Cut the leeks lengthwise in half, without cutting completely through the root end, Wash the leeks thoroughly, holding them upside down under cold running water and flaring the layers to let the water run through to remove all the sand.
Shake off the excess water and place them in one layer in the prepared baking dish. Tuck the garlic halves in the dish and season with salt, pepper and nutmeg. Sprinkle on the thyme.
Pour off as much fat from the reserved bacon skillet, without discarding the bacon drippings. Place over high heat, add the stock, and bring to a boil to deglaze the pan, scraping with a wooden spoon. Pour the hot stock over the leeks.
Cover the dish tightly with foil and place on a rack in the lower third of the oven. Braise for 30 minutes.
Turn the leeks over with tongs, and continue braising uncovered until the leeks are fork tender, another 15-25 minutes. Scatter the reserved bacon over the leeks and continue braising for an additional 15 minutes, or until the leeks are soft enough to be easily pierced with the tip of a knife.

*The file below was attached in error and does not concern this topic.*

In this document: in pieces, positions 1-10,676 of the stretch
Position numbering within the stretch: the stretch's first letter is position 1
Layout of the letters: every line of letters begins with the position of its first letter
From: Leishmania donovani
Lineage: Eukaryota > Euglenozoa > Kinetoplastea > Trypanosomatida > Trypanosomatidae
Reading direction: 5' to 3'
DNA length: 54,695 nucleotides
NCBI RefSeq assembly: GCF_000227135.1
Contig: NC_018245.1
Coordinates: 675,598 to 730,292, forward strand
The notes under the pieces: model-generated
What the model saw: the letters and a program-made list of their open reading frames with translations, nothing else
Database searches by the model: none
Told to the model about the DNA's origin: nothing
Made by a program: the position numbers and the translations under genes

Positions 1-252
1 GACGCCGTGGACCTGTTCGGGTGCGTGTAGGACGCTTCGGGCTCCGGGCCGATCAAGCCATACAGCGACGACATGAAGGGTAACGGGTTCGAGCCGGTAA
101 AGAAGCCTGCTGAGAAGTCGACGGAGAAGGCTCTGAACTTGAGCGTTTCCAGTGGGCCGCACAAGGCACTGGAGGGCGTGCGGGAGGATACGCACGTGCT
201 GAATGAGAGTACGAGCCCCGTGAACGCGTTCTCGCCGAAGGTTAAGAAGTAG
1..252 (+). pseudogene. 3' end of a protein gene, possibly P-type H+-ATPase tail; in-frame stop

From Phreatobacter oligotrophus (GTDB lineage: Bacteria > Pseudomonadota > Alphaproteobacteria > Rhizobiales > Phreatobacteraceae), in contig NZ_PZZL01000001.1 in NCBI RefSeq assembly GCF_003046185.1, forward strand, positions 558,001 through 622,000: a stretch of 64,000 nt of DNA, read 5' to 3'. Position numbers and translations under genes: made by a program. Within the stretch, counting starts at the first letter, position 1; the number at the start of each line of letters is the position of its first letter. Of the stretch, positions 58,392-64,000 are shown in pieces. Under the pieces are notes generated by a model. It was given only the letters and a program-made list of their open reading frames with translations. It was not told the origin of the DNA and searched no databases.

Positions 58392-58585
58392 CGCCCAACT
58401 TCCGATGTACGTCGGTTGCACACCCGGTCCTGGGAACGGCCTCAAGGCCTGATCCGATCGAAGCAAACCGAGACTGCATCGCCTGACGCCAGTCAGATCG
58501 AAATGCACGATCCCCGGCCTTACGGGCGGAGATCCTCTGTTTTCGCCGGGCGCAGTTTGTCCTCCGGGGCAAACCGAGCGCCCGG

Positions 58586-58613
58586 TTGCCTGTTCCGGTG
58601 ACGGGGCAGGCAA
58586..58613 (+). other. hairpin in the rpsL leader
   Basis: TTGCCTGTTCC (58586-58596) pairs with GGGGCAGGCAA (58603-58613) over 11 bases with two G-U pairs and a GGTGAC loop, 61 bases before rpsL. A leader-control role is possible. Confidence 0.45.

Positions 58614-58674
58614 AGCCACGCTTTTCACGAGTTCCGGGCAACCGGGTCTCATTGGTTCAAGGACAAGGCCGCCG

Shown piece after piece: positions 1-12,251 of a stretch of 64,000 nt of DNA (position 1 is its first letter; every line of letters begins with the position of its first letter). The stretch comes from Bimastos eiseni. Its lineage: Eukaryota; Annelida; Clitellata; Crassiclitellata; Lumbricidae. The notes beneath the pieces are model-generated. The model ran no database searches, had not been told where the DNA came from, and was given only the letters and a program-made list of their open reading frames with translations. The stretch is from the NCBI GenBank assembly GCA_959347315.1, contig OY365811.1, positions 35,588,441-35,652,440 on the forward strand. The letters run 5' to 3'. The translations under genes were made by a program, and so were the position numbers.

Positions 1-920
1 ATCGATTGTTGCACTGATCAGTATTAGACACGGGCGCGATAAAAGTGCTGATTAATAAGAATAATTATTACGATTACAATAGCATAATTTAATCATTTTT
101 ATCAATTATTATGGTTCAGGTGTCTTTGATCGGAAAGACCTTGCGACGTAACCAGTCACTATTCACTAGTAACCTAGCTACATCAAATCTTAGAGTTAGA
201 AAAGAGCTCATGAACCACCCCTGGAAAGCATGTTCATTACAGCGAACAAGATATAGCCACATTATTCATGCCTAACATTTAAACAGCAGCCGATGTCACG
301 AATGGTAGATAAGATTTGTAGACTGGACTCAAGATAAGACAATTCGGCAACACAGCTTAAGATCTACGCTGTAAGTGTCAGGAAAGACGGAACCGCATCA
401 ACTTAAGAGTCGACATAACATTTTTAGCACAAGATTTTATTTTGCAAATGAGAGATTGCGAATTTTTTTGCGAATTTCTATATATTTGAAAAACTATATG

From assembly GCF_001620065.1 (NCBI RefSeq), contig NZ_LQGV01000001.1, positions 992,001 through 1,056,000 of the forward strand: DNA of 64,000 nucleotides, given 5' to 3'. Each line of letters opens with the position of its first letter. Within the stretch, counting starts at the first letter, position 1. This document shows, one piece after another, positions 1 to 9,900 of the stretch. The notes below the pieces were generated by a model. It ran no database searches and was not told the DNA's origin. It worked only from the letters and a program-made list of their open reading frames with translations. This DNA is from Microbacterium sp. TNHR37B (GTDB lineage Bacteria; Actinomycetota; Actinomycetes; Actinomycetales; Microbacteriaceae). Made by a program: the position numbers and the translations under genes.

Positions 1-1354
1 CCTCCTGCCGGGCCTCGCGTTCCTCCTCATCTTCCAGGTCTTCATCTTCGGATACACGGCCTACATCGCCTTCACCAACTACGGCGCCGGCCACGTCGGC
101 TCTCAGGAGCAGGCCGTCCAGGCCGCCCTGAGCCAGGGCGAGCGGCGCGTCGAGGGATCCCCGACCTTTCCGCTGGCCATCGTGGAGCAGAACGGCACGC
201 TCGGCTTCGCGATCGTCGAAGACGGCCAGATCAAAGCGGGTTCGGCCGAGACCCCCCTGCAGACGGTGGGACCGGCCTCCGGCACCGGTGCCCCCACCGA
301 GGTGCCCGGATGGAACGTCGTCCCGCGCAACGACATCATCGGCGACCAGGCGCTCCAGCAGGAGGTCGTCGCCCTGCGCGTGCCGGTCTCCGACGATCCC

With tongs and a slotted spoon, transfer the leeks and bacon to a platter, and cover with foil to keep warm. Pour any remaining juices, along with those from the platter, into a skillet and reduce down to 1/4 cup. Add a generous squeeze of lemon, taste for salt and pepper, and simply pour over the leeks. Serve warm or room temperature.
You want to make sure not to stir the leeks too vigorously or too often when browning them. Stir gently just once or twice, without flipping them, so they color evenly. And once the water goes into the pan and the cover goes on, it’s best to simply shake the skillet, not stir its contents, so the leeks hold together.
These leeks just melted in the mouth! We omitted the sliced almonds for this meal; and next time we would cut the glaze in half. Although it was very good, we didn’t even use all of it and it was still a lot.